Living With Debt

This man seems awfully cheerful considering the circumstances

This man seems awfully cheerful considering the circumstances

About a year and a half ago I made what now seems like an exceedingly ambitious goal for a freelance pop culture writer with two children, a preschool teacher for a wife and nothing much in the way of savings or a nest egg: I vowed to completely pay off my credit card debt of about fifteen thousand dollars in about a year’s time. 

Being in debt makes you feel vulnerable and scared. You feel powerless and alone, like you’re on a cursed treadmill and you can never get ahead, just further and further behind. I hate that feeling so much that in the past I was willing to resort to desperate measures to avoid it, including signing onto a debt consolidation company that wasn’t just unethical and immoral but blatantly criminal: they were the subject of a very successful class-action lawsuit and were forced to give back some of the money they stole from desperate, broke people like myself. 

My campaign to get my credit card debt down to zero was successful for a while. Through self-discipline and self-control, I was able to get my credit card debt down to five thousand dollars, which is certainly more than zero but was also a level of debt I was comfortable carrying. 

Comfortable: in this economy it’s about the most you can ask for. I don’t trust anybody who is more than just comfortable when it comes to their finances. I realized that with my income, and my expenses, and my industry, I would probably never be in a position to save a substantial chunk of money. I don’t even know if it’s possible to even re-build a nest egg with a job and a career like mine but I felt, with reason, that if I somehow managed to get my debt down to nothing it would feel incredibly liberating and empowering. 



This would be one area of my life in which I had control.

I got my debt down to a place where I was okay with it. Then life happened. My son had his tonsils removed, which set me back something like twenty-three hundred dollars out of pocket. Then the two most lucrative outside columns I write, columns that previously made up about twenty five percent of my income, were either cancelled or changed so that they can be updated at most once or twice a year, instead of monthly as before. Oh, and I need to take my son to his nanny via Lyft every morning, which sets me back about six hundred dollars a month.

Oh, something else kind of big happened eight months: we had another baby. That was a game-changer. I did, and have been doing what parents are supposed to do: I do without for the sake of my children. If having a second child means being in debt indefinitely, then I’m willing to make that sacrifice.

I went from having my debt right where I wanted it to being right back where I was before I began my debt-slashing quest: fifteen grand in debt with less money coming in and more going out than before. And that fucking sucked. It really, really sucked. It made me once again feel powerless and overwhelmed, vulnerable and alone.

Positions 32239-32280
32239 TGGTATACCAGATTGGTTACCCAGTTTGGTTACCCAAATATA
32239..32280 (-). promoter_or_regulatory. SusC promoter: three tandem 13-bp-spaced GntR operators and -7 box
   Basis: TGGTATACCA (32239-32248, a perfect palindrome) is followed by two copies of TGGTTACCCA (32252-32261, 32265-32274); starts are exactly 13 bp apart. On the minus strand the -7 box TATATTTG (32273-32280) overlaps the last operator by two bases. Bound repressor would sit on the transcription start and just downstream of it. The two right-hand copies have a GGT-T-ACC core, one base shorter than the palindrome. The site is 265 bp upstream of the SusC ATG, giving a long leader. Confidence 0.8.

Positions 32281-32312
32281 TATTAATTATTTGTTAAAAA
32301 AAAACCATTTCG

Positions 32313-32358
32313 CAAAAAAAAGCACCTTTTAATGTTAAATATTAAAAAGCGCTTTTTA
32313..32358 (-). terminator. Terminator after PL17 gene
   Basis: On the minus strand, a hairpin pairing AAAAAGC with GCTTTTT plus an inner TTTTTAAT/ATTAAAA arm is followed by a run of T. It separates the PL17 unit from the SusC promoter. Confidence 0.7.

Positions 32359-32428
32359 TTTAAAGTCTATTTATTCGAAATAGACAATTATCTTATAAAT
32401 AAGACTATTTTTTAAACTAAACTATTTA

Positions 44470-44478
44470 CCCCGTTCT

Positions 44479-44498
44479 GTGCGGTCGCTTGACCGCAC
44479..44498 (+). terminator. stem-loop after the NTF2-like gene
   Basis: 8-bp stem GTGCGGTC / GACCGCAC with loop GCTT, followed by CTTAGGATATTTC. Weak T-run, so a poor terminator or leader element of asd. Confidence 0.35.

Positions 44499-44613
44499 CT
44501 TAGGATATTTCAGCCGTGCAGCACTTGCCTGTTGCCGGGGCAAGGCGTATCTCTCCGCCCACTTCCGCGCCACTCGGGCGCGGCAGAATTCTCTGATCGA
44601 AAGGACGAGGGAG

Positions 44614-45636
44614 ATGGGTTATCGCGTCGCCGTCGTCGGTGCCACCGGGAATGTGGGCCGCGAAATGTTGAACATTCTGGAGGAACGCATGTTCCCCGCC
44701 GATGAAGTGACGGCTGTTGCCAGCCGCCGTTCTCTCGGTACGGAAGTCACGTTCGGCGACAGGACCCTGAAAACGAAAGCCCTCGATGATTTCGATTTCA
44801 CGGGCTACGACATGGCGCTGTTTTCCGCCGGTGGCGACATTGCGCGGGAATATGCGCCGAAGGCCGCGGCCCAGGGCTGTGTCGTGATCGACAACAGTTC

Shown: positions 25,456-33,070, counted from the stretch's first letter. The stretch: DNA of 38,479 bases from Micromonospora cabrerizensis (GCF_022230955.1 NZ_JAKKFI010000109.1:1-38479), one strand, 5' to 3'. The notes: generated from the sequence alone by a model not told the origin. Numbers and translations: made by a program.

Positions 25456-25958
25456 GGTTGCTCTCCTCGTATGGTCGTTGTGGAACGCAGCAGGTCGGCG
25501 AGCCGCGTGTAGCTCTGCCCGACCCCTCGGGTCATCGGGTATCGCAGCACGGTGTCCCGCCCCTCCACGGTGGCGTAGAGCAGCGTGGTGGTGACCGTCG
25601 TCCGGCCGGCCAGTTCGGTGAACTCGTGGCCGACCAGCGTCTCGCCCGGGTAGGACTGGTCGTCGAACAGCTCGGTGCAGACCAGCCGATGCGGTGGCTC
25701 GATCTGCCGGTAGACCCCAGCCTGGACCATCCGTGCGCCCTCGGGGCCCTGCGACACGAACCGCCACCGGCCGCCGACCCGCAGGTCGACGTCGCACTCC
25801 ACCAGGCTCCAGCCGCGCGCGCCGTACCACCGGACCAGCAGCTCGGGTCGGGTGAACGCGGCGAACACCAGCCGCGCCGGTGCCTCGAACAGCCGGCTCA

The weirdest part of living with debt is probably the giant stacks of money somehow involved.

The weirdest part of living with debt is probably the giant stacks of money somehow involved.

I’m doing everything in my power to try to get my credit card debt under control. That includes not leaving my condo except to drop my baby off at his nanny’s two or three days a week so that I spend less money and have more time to work, since I won’t be wasting anytime walking anywhere.

I’ve come to realize that I need to live with debt the same way I have to live with a bunch of other depressing but incontrovertible facts. I need to learn to live with being in debt the same way that I have to live with the president of the United States being a racist sociopath. I have to live with debt the same way I have to live with the dispiriting reality that my father, whom I adore, is deeply depressed about living in a nursing home and the only thing that would seemingly lift that depression—moving out of the nursing home—is an impossibility. 

I have to live with debt the same way I have to live with my industry of pop culture media becoming more prohibitively difficult to make a living at by the day. I have to live with debt the same way I have to live with our country similarly becoming an angrier, uglier, more divided, less kind place. 


The world has a clever way of forcing you to be Zen by continually taking away the things you think you need to survive as a way of showing you just how strong and determined and resilient you can be. I’m still very much intent on paying down my credit card debt, which I hope to at least chip away at with some of the money coming in for the Weird Accordion to Al book Kickstarter but I have come to accept, if not quite embrace, the cold reality that I might always have to live with some level of debt and the sooner I make peace with that fact the less oppressive the prospect of being in debt indefinitely becomes.  

I make my living largely through crowd-funding so if you would be kind enough to consider pledging even a dollar a month over at it would be awesome

OR more pressingly, you can contribute to the Weird Accordion to Al book over at and that would be even more awesome.